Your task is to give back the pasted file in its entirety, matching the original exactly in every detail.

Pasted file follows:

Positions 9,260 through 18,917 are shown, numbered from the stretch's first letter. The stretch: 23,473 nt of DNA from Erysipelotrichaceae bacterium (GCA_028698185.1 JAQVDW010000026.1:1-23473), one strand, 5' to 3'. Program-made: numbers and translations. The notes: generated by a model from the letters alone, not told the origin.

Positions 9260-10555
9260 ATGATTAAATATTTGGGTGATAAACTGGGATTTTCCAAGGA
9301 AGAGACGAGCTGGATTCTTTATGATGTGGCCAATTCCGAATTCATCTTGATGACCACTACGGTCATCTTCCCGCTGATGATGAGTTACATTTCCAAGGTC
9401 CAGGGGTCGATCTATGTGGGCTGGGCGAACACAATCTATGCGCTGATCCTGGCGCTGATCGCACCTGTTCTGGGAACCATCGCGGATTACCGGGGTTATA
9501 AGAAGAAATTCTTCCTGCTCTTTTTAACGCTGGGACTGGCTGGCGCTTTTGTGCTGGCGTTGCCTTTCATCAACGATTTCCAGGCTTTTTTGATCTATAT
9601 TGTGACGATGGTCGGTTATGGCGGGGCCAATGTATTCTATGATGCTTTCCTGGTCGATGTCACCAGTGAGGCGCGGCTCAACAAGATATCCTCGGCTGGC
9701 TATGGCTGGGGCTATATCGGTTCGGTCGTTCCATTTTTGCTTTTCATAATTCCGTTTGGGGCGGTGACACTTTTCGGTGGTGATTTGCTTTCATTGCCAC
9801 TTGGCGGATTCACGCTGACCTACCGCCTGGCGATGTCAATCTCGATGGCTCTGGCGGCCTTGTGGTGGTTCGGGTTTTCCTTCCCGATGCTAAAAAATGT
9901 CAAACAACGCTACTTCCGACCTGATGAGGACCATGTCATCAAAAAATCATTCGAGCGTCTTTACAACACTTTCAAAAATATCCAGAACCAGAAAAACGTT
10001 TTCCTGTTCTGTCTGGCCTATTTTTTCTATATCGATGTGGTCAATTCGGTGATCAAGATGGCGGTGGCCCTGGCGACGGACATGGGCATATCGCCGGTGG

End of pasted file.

Positions 9,260 through 18,917 are shown, numbered from the stretch's first letter. The stretch: 23,473 nt of DNA from Erysipelotrichaceae bacterium (GCA_028698185.1 JAQVDW010000026.1:1-23473), one strand, 5' to 3'. Program-made: numbers and translations. The notes: generated by a model from the letters alone, not told the origin.

Positions 9260-10555
9260 ATGATTAAATATTTGGGTGATAAACTGGGATTTTCCAAGGA
9301 AGAGACGAGCTGGATTCTTTATGATGTGGCCAATTCCGAATTCATCTTGATGACCACTACGGTCATCTTCCCGCTGATGATGAGTTACATTTCCAAGGTC
9401 CAGGGGTCGATCTATGTGGGCTGGGCGAACACAATCTATGCGCTGATCCTGGCGCTGATCGCACCTGTTCTGGGAACCATCGCGGATTACCGGGGTTATA
9501 AGAAGAAATTCTTCCTGCTCTTTTTAACGCTGGGACTGGCTGGCGCTTTTGTGCTGGCGTTGCCTTTCATCAACGATTTCCAGGCTTTTTTGATCTATAT
9601 TGTGACGATGGTCGGTTATGGCGGGGCCAATGTATTCTATGATGCTTTCCTGGTCGATGTCACCAGTGAGGCGCGGCTCAACAAGATATCCTCGGCTGGC
9701 TATGGCTGGGGCTATATCGGTTCGGTCGTTCCATTTTTGCTTTTCATAATTCCGTTTGGGGCGGTGACACTTTTCGGTGGTGATTTGCTTTCATTGCCAC
9801 TTGGCGGATTCACGCTGACCTACCGCCTGGCGATGTCAATCTCGATGGCTCTGGCGGCCTTGTGGTGGTTCGGGTTTTCCTTCCCGATGCTAAAAAATGT
9901 CAAACAACGCTACTTCCGACCTGATGAGGACCATGTCATCAAAAAATCATTCGAGCGTCTTTACAACACTTTCAAAAATATCCAGAACCAGAAAAACGTT
10001 TTCCTGTTCTGTCTGGCCTATTTTTTCTATATCGATGTGGTCAATTCGGTGATCAAGATGGCGGTGGCCCTGGCGACGGACATGGGCATATCGCCGGTGG